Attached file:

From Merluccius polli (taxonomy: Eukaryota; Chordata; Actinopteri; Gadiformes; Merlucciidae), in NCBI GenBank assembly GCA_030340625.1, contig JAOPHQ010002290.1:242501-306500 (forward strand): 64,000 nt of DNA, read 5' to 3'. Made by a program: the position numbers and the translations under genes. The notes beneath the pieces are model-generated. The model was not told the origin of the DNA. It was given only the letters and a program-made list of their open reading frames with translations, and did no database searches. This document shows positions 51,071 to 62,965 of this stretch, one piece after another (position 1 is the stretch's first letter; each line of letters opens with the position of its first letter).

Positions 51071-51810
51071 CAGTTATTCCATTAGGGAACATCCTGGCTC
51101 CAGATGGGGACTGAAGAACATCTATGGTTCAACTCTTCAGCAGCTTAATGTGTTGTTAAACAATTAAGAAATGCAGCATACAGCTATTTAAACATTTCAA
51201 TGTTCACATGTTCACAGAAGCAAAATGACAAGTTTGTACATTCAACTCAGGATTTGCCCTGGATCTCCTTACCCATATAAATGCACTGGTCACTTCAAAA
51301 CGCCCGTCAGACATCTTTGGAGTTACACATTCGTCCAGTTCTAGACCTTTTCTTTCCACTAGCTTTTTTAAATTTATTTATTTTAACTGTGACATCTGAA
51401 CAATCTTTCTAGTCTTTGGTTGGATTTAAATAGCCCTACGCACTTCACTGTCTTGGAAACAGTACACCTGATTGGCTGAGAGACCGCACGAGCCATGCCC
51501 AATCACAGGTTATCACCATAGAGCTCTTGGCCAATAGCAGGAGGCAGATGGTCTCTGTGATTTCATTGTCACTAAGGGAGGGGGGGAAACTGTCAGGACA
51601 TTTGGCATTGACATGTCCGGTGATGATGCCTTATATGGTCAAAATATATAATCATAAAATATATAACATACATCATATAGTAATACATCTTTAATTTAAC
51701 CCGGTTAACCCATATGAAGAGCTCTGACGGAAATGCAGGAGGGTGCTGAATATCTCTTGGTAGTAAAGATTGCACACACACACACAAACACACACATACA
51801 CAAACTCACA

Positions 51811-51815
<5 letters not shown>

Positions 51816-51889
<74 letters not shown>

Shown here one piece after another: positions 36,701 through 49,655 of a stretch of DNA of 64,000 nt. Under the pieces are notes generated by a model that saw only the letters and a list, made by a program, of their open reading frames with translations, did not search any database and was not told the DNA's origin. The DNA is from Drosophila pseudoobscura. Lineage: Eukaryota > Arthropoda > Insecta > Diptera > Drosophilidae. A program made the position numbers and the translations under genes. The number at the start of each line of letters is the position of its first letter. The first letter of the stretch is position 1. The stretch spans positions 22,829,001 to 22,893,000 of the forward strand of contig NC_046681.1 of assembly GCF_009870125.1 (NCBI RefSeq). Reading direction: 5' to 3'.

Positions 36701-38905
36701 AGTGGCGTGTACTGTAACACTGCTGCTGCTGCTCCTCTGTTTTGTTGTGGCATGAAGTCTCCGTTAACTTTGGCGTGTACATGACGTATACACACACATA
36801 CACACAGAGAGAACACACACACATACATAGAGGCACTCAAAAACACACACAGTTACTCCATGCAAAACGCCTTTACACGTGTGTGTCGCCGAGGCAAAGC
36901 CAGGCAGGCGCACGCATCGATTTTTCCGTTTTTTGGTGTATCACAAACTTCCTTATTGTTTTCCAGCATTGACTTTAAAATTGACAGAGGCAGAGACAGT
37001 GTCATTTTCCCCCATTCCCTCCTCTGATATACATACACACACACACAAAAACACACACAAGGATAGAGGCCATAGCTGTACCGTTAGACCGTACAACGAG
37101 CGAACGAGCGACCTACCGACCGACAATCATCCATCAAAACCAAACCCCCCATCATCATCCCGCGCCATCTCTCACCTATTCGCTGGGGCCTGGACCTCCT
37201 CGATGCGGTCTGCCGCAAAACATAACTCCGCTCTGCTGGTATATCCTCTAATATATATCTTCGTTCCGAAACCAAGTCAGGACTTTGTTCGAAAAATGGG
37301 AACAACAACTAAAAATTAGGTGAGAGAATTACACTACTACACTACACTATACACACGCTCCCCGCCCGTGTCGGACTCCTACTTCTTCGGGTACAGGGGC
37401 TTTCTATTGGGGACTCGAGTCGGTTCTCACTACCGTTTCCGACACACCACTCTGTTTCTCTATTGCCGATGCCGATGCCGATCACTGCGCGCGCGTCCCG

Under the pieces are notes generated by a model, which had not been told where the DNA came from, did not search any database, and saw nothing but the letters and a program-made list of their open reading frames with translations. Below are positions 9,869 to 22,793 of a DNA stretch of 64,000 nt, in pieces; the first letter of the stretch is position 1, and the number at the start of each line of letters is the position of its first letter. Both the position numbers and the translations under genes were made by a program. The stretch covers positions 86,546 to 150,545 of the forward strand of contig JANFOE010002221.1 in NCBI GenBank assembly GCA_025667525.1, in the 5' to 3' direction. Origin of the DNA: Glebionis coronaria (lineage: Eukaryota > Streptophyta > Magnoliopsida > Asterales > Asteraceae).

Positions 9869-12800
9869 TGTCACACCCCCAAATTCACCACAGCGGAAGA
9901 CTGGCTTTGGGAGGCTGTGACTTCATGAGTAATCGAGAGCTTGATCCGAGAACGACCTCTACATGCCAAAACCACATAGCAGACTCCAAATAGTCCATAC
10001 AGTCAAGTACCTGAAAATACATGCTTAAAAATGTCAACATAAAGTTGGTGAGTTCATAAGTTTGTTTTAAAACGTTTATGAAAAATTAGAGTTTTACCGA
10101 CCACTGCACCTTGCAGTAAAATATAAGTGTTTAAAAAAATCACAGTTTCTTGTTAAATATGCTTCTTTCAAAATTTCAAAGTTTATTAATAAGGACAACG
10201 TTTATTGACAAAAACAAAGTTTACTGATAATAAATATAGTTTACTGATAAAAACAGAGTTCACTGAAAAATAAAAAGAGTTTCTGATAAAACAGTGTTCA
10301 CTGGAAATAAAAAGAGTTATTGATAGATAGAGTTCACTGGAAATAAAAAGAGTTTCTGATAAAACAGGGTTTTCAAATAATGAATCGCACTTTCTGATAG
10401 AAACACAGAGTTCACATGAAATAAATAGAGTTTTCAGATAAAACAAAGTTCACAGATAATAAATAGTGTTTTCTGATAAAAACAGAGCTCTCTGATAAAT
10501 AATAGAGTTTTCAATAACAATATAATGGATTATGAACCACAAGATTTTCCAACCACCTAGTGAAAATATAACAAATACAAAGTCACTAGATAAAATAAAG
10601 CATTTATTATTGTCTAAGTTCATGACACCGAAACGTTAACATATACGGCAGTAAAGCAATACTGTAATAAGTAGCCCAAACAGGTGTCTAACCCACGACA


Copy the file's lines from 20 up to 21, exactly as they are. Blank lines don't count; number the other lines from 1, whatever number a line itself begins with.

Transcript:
36901 CAGGCAGGCGCACGCATCGATTTTTCCGTTTTTTGGTGTATCACAAACTTCCTTATTGTTTTCCAGCATTGACTTTAAAATTGACAGAGGCAGAGACAGT
37001 GTCATTTTCCCCCATTCCCTCCTCTGATATACATACACACACACACAAAAACACACACAAGGATAGAGGCCATAGCTGTACCGTTAGACCGTACAACGAG